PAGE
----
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Estate Wattar v. Hartford Life and Annuity Insurance Co.

United States District Court, N.D. Illinois, Eastern Division

February 10, 2017

The Estate of Soad Wattar, Haifa Sharifeh as Executrix, and Ragda Sharifeh, Plaintiffs,
v.
Hartford Life and Annuity Insurance Company and Wells Fargo Financial Advisors, Defendants.

          MEMORANDUM OPINION AND ORDER

          MANISH S. SHAH JUDGE.

         In an attempt to comply with an order issued by a bankruptcy court, defendants Hartford Life and Annuity Insurance Company and Wells Fargo Financial Advisors turned over assets in their possession to a bankruptcy trustee designated by that court. Plaintiffs claim that defendants misinterpreted that order, improperly transferred the assets, and did so without providing plaintiffs with proper notice. They bring claims of breach of contract, breach of fiduciary duty, and negligence. Defendants move to dismiss plaintiffs' claims. For the following reasons, the motions are granted.

         I. Legal Standards

         A court must dismiss an action if it determines, at any time, that it lacks subject-matter jurisdiction, Fed.R.Civ.P. 12(h)(3), and a defendant may move to dismiss an action for lack of subject-matter jurisdiction. Fed.R.Civ.P. 12(b)(1).

         Subject-matter jurisdiction depends in part on Article III standing-the requirement that plaintiffs present an actual case or controversy. See Silha v. ACT, Inc., 807 F.3d 169, 172-73 (7th Cir. 2015). The plaintiff bears the burden of proving that jurisdiction is proper, and must allege facts sufficient to plausibly suggest that subject-matter jurisdiction exists. Silha, 807 F.3d at 173-74.

         To survive a motion to dismiss under Rule 12(b)(6), a complaint must contain factual allegations that plausibly suggest a right to relief. Virnich v. Vorwald, 664 F.3d 206, 212 (7th Cir. 2011) (quoting Bell Atl. Corp. v. Twombly, 550 U.S. 554, 558 (2009)). “The purpose of a motion to dismiss is to test the sufficiency of the complaint, not to decide the merits.” Triad Assocs., Inc. v. Chicago Hous. Authority, 892 F.2d 583, 586 (7th Cir. 1989). On a 12(b)(6) motion, a court may consider only the allegations in the complaint, documents attached to the complaint, documents that are both referred to in the complaint and central to its claims, and information that is subject to proper judicial notice. Geinosky v. City of Chicago, 675 F.3d 743, 745 n.1 (7th Cir. 2012). When analyzing a motion under either Rule 12(b)(1) or 12(b)(6), a court must construe all factual allegations as true and draw all reasonable inferences in the plaintiff's favor, but a court need not accept legal conclusions or conclusory allegations. Virnich, 664 F.3d at 212 (citing Ashcroft v. Iqbal, 556 U.S. 662, 680-82 (2009)); Silha, 807 F.3d at 174.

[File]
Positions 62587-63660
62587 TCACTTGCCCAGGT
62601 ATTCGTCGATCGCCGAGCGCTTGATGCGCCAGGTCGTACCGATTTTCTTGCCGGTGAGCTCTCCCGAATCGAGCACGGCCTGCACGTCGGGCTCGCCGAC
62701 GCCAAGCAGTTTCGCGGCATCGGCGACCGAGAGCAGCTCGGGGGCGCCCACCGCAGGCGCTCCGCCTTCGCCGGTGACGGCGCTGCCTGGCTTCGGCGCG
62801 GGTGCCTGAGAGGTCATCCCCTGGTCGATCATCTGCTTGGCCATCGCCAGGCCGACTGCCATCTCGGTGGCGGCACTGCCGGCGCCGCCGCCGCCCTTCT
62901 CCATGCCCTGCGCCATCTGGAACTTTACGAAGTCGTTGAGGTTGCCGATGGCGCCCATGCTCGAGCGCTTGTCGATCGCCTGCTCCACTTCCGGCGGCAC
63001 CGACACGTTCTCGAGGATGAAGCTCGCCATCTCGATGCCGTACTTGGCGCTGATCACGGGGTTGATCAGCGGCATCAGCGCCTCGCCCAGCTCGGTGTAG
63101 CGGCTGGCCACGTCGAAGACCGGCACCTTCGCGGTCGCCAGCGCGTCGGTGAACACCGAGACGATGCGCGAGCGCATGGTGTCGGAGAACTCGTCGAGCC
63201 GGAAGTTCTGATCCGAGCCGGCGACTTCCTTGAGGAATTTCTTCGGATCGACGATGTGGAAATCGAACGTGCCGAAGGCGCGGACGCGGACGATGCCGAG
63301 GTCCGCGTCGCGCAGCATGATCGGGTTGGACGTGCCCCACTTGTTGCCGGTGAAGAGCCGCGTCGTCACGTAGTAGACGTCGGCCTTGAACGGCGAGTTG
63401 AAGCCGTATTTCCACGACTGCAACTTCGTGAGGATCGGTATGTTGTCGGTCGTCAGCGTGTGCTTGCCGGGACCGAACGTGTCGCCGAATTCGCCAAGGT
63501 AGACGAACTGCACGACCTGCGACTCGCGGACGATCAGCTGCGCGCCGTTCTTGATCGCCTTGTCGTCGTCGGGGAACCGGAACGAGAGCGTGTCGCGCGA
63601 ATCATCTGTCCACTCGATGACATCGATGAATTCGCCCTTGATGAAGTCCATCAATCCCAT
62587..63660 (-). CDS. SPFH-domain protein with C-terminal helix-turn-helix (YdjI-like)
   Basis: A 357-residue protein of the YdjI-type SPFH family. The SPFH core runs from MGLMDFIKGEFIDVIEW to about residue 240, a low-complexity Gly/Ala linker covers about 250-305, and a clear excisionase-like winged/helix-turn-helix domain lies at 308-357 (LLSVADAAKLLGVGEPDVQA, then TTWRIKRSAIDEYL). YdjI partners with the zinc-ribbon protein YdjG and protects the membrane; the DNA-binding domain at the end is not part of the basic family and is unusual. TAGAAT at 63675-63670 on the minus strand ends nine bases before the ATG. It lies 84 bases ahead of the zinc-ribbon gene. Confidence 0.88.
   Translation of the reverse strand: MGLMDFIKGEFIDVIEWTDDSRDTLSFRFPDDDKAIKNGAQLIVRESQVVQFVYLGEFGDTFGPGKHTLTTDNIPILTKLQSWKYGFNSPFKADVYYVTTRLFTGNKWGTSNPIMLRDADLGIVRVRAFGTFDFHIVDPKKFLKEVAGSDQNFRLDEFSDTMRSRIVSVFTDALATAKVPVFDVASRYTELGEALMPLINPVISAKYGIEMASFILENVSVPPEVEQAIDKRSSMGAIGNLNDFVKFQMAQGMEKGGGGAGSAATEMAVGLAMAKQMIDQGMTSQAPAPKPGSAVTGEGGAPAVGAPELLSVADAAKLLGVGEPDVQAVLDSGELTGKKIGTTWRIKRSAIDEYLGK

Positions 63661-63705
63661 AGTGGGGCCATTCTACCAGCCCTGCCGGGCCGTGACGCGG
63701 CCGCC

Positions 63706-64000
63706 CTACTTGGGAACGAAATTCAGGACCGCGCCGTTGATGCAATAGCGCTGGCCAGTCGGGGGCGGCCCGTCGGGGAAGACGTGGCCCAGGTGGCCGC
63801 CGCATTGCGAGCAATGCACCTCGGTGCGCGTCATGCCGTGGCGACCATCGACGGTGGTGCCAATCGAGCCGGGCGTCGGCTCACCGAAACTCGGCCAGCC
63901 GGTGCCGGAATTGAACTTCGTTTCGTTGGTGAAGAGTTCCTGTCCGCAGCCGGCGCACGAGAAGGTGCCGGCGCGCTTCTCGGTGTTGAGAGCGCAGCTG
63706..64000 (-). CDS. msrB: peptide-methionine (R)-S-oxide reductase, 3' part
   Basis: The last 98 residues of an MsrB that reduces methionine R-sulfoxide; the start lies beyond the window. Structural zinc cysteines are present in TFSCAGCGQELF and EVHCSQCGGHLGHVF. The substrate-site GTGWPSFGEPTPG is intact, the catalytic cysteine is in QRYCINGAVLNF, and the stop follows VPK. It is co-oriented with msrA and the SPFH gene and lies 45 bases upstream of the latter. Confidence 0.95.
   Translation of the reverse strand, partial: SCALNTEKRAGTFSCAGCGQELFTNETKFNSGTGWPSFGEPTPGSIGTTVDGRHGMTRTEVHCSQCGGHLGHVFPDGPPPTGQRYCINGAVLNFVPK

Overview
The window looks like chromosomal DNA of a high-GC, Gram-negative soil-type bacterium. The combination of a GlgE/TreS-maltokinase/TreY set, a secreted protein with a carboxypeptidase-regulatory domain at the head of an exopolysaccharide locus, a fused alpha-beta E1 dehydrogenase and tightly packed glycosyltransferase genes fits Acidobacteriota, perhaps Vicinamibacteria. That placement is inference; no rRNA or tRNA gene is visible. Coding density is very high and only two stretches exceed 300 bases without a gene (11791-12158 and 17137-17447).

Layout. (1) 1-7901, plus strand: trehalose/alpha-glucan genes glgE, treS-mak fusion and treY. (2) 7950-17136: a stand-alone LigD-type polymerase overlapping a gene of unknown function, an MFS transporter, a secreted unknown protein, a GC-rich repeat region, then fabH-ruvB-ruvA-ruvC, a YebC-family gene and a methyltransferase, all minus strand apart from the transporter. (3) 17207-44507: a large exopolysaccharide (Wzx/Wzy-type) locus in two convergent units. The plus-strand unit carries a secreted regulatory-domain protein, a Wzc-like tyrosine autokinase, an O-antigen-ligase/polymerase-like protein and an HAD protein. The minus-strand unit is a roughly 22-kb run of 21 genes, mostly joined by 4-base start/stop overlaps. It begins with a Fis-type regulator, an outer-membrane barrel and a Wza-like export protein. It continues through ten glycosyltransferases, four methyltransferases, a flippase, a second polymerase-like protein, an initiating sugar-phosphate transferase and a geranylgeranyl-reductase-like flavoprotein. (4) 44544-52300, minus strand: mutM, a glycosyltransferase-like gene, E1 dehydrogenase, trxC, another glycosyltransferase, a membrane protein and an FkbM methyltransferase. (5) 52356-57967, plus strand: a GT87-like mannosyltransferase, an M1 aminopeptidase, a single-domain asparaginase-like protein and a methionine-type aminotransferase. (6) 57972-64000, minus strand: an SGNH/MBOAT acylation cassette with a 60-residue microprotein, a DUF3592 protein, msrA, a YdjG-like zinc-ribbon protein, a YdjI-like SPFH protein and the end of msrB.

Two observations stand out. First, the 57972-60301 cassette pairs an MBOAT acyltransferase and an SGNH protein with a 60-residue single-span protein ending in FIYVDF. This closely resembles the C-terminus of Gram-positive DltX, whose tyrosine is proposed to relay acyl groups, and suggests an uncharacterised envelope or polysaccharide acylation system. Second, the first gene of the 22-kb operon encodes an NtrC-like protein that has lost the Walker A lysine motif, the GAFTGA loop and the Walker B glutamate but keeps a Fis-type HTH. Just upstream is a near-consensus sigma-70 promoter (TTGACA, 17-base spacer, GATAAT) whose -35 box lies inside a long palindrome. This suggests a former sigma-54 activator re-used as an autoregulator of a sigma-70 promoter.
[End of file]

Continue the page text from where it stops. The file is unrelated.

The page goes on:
II. Facts

         On August 5, 2010, a bankruptcy court, presiding over the bankruptcy of Richard Sharif, entered an order directing the seizure of certain assets. [1] ¶ 1. The court ordered that defendant Hartford Life and Annuity Insurance Company turn over to a designated bankruptcy trustee “any and all beneficial, equitable, legal, or other interests attributable to, concerning, in, or related to any life insurance policies issued by any Hartford insurance entity concerning or related to [Sharif] or Soad Wattar or the Soad Wattar Revocable Living Trust.” [1-4] at 1. At the time, Hartford held $500, 000 in proceeds resulting from a policy insuring the life of Soad Wattar, who had died on March 17, 2010. [1] ¶¶ 12-13. The bankruptcy court also ordered that defendant Wells Fargo Financial Advisors “shall process all necessary documents to reflect change in ownership from Soad Wattar Revocable Living Trust to [the bankruptcy trustee] for the estate of Richard Sharif, for [seven specified accounts].” [1-4] at 1-2. Wells Fargo had been in possession of $1, 600, 000 that had belonged to the Soad Wattar Revocable Living Trust. [1] ¶ 15. Both defendants, upon receiving the bankruptcy court's order, turned over the assets in their possession to the bankruptcy trustee. [1] ¶¶ 3, 16.